The ABCs of Men and Vitamins

16 Feb 2015 | 09:33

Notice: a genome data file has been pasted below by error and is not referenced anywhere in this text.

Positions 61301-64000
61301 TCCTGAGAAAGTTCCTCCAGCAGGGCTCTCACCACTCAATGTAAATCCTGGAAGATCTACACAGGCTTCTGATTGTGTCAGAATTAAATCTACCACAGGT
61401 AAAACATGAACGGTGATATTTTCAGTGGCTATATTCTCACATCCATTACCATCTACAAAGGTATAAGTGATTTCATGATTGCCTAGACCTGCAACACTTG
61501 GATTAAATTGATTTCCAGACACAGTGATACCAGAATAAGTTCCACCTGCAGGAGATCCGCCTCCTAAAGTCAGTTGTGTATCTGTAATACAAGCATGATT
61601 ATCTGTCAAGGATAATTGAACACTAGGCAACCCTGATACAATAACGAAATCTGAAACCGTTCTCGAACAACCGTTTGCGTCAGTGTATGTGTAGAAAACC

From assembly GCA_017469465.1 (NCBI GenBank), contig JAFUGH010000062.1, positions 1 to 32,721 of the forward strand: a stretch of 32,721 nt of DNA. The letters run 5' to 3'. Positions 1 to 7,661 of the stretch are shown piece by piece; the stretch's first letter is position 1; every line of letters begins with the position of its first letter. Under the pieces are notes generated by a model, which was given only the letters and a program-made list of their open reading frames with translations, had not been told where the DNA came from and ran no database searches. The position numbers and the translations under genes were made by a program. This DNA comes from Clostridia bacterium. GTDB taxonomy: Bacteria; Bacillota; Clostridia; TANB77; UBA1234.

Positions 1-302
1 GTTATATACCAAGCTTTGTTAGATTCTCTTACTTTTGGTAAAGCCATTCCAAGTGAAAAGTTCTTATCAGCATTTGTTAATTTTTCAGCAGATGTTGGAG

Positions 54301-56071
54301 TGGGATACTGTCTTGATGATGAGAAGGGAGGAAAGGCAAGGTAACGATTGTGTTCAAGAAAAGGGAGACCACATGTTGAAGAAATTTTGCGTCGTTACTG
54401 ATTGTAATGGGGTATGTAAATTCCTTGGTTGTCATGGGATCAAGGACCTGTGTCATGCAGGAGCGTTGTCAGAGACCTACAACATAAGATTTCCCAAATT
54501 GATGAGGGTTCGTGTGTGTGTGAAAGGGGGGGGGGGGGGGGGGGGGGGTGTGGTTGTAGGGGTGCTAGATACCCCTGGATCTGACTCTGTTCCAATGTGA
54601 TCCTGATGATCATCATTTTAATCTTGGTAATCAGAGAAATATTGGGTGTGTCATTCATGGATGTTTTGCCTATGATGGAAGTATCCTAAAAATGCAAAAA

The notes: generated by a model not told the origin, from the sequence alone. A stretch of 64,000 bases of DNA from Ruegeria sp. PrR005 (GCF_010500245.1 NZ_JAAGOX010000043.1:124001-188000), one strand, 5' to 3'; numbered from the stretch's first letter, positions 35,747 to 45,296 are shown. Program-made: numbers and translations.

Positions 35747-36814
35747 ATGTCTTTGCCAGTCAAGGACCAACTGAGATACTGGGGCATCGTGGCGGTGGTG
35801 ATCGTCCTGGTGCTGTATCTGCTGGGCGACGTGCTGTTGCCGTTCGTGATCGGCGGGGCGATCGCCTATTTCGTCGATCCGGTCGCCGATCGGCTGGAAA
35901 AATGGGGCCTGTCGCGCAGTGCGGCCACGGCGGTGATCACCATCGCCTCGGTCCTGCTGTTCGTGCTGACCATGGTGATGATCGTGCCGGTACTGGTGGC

When it comes to vitamins and minerals, many men are not getting enough nourishment. According to the USDA, men ages 31 to 50 need to eat 350 percent more dark green vegetables and 150 percent more fruit per day than they currently do in order to meet federal dietary guidelines. Ideally, more fruits and veggies are the answer, but in today's stop-and-go society, this is most likely not the reality. That's where vitamin supplements come in. But how do you know which vitamins to take and whether they are safe? Is there such a thing as too many vitamins? Though consulting a doctor is always your best bet, we recently spoke with some experts and compiled this list of tips on taking vitamins in the healthiest, most effective way. What Basic Vitamins Should Men Be Taking? Nutritionist Laura Cipullo recommended a basic daily multivitamin to help compensate for the vitamins and minerals that are not being obtained from a regular diet. "Start with a simple, straightforward vitamin that you would take with breakfast or with food to make sure you're meeting all of your micronutrient needs," she said. Cipullo, a registered dietician and certified diabetes educator who maintains her private practice, Laura Cipullo Whole Nutrition Services, in the Union Square area, said checking the label is a good idea to assure you are not taking in too many vitamins. "It does not need to be a mega dosage," she said. "It just needs to say that it has 100 percent of the daily requirements. Something like 5,000 percent is way too much." In addition to a multivitamin, Cipullo suggested omega-3 fatty acid supplements for men who consume little to no fish throughout the week. Research shows that omega-3 fatty acids reduce inflammation and may help lower the risk of chronic diseases such as heart disease, cancer and arthritis. They may also assist in memory and brain performance. Cipullo said vitamin D supplements may also be a good idea, as many men are deficient in that area. If a man is allergic to or does not consume many dairy products, calcium supplements should also be taken. What Happens If Men Take Too Many Vitamins? There can certainly be too much of a good thing, including vitamins. "More isn't better," said Nicolette Pace, a registered, certified dietitian and nutritionist based in New York City. "Vitamins interact with metabolic processes and when there's too much in the body, it can cause problems." For example, an excess of vitamin A can cause damage to the liver, while too much of vitamin B6 can cause permanent neurological damage. Other side effects of too many vitamins can include constipation, confusion, weakness and loss of appetite. "It's definitely a word of caution," said Pace, who founded and operates the nutrition company NutriSource Inc. "You don't go for the super ultra-dose of vitamins and expect everything to work perfectly." Do Certain Vitamins Help with Specific Health Concerns? For men trying to lose weight, Pace suggested taking a balanced multivitamin. "Many nutrients are often knocked out of the diet when someone is trying to lose weight, so as a general rule, it's best to take a multivitamin while dieting," she said. In contrast, creatine, thiamine and zinc may help men who are looking to gain weight. Vitamins may also aid in treating infertility. Smoking, drinking alcohol and a poor diet can all influence infertility, and Pace recommended looking at those factors before turning to supplements. However, she noted that research shows vitamins C and E, as well as the mineral selenium, help increase fertility. "Studies of men taking these vitamin supplements showed improvement in the movement of the sperm and resulted in higher pregnancy rates," she said. What Should Men Look Out for on Labels? As with food, consumers should also read the list of ingredients on vitamin bottles. "You should always know what's in your vitamins," Cipullo said. "Maybe you're picking up a multivitamin and you see the company has added in an herb that there hasn't been much research on or you have an allergy to." Cipullo also noted that since many vitamins are coated, consumers should watch for ingredients they do not recognize. "Preferably it's just a list of the actual vitamins that are supposed to be in there, rather than a list of artificial colors and preservatives," she said. Bottom Line Solely relying on vitamin supplements is never a good idea. "Food should always come first," Cipullo said. However, supplements are a healthy way to make up for what your diet is lacking. It is also important to speak with a doctor about the vitamins you intend on taking and whether or not they will interact with any medication you are on.